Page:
Do you understand that we cannot have certainty about much of anything? Almost all our knowledge is based on inductive reasoning.. Are you really willing to throw out history? Our beliefs about historical events are based on inductive reasoning. So is the law. Since history can’t be repeated, the knowledge of it can’t be considered “science” but it still uses the same inductive reasoning that science does.

    I am utterly at a loss to understand claims that we should not argue for our faith on a philosophical basis– we have been doing so for 2000 years! I am pretty sure we aren’t going to stop, either.

  31. Skeptimal
    February 12th, 2009 @ 6:06 pm

    “You not only believe there *is* a god, you believe you know his name, that he was conceived in a miraculous way, that he was raised from the dead and physically floated into the sky. You believe he is still alive, that he is both god and human, and that he is one of three gods who are actually one god.”

    As an addendum to my previous comment, do you disagree that reaching your current beliefs, with all the specific unlikelihoods, miracles, and supernatural causes, requires that you skip logical steps and believe because you prefer to? I don’t know of anyone who, without access to the doctrines of the church, would come to the conclusions you have come to.

  32. Lily
    February 12th, 2009 @ 6:10 pm

    “do you disagree that reaching your current beliefs, with all the specific unlikelihoods, miracles, and supernatural causes, requires that you skip logical steps and believe because you prefer to?”

    If that is addressed to me, Skeptimal, the answer is no.

    I suppose I can try to lay it out for you, if you like.

  33. nile
    February 12th, 2009 @ 6:26 pm

    “Do you really want to claim that Augustine, Aquinas, Abelard, Anselm, Ockham, et al didn’t know how to construct a logical argument???”

    Yes, exactly. They were not philosophers; they were theologians. Please do check Avicenna in Wikipedia. I said a century before, but actually he lived almost 200 years before Aquinas. His metaphysical doctrine (necessary being) is also explained there in Wikipedia. There are also Al-Kindi, Farabi, Averroes and others. Why am I stating all these muslim philosophers as examples? It is because I have studied them and they tell exactly the same things as your Christian references do. It is all Plato or Aristotle adapted to monotheism and it just doesn’t work!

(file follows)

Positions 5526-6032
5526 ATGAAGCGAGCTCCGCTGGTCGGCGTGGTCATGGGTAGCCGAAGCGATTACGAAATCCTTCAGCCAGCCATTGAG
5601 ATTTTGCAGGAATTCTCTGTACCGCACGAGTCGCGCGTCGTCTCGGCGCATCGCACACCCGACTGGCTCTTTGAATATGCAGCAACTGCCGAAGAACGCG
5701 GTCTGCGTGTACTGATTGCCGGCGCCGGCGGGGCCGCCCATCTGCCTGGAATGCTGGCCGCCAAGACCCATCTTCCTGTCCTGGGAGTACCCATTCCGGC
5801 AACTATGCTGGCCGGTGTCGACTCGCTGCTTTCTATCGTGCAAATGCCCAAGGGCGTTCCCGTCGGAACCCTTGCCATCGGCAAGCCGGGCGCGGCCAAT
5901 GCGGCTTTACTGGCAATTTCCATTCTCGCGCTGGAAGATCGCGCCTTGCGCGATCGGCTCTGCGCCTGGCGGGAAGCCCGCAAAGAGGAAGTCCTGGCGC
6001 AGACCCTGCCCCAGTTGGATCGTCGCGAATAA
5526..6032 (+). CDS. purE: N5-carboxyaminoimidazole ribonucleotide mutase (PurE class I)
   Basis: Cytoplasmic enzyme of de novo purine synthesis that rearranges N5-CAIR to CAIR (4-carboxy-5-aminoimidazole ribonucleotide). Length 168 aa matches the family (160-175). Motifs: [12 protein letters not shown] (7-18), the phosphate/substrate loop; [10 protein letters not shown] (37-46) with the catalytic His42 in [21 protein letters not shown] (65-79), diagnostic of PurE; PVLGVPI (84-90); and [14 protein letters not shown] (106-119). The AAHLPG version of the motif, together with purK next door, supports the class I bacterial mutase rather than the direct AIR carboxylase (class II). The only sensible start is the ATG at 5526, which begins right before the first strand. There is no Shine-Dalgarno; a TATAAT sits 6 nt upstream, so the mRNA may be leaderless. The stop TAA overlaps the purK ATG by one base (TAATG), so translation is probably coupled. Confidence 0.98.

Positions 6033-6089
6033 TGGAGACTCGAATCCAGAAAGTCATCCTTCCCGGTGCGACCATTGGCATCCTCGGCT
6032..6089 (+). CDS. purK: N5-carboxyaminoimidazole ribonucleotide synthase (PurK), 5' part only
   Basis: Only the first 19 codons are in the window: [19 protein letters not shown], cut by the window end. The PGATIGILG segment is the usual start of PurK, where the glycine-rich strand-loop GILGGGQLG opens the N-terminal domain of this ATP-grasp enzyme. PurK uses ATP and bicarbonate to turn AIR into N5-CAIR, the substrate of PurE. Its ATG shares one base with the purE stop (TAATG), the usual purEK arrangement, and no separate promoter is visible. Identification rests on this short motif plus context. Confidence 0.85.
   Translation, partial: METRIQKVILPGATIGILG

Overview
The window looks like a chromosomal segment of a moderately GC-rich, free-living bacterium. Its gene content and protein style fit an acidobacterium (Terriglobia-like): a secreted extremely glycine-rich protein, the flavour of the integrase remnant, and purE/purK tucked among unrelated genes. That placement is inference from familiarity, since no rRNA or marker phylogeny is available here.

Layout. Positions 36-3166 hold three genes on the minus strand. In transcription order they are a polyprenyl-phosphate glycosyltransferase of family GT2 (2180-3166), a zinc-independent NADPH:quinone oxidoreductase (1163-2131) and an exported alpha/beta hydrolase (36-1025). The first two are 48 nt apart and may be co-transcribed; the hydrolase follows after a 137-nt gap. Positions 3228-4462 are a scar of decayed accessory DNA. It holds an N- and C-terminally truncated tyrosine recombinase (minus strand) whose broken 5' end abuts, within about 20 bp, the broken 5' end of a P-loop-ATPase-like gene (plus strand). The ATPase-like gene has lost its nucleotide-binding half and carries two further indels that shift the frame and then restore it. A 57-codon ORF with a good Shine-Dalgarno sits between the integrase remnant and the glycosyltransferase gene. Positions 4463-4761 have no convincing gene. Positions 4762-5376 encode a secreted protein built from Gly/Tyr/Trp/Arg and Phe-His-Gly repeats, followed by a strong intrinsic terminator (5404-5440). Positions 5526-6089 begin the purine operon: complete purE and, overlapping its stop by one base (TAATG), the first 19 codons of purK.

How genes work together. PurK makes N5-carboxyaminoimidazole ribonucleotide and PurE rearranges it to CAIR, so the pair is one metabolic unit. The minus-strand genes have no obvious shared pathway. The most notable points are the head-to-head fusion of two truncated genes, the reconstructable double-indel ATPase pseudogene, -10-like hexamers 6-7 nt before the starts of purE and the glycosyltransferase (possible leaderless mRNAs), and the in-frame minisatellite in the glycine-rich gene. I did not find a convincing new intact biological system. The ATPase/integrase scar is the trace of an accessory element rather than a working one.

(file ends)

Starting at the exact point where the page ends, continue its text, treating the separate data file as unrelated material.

34. nile
    February 12th, 2009 @ 7:08 pm

    I have checked Stanford Encyclopedia about the simplicity of God. After the argument is explained, the following reservations are made:

    There are at least two problems with this argument, though. First, the doctrine of divine simplicity is highly controversial — not all theists accept it. Second, even if the doctrine is accepted, the most that may be required is that God’s essential (real) properties are either identical with each other or equivalent to each other. God also appears to have (real) contingent properties, however, and, if he does, these properties can’t be identical with or equivalent to his essential properties. For consider the property of being the ultimate cause of my existence or the property of knowing that I am the author of this entry. Since acting and knowing are paradigmatic cases of real properties, being the ultimate cause of my existence or knowing that I am the author of this entry would seem to be real properties of God. (Pace Thomas Aquinas and others who implausibly insist that they aren’t even though God really has them, that is, even though God really does stand in these relations to me.) But they are also contingent properties of God, since there are possible worlds in which God exists and doesn’t create me, and possible worlds in which God exists but doesn’t know that I am the author of this entry (because, for example, I never write it). Since God has his essential properties in every possible world in which he exists and does not have his contingent properties in every possible world in which he exists, his contingent properties can’t be identical with, or equivalent to, his essential properties. It follows that if H and non-H are real but contingent properties of two divine beings, they are neither identical with nor equivalent to D. The argument from simplicity thus fails because it leaves open the possibility that two gods could be distinguished by a difference in their real contingent properties.

  35. Lily
    February 12th, 2009 @ 8:11 pm

    I am afraid we are going to have to agree to disagree, Nile. I am not up to trying to argue these matters in comment boxes and, when one considers how vast the literature on these questions is, I don’t think– no wait, I know that I cannot do the arguments justice.

    Suffice it to say that there is nothing that you or I can bring up that is new. These questions are not settled; there are plenty of thinkers who continue to tackle the question of the nature of God, good and evil and the whole litany of questions we all have. The arguments I have alluded to are compelling to me, as they have been to many over the centuries.

    The evidence for the truth of Christianity seems strong enough to me that I can weigh it and decide that it merits my assent. The fact that there can be no such thing as absolute certainty on the matter is just the nature of reality.

  36. frustrated(mk)
    February 12th, 2009 @ 9:04 pm

    Skep,

    I wrote some of my posts before you but they went up after for some reason. So you have answered a question only to have me ask it again, except I didn’t. Does that make sense?

    I’ve conceded that it doesn’t take faith necessarily to believe that the universe was created.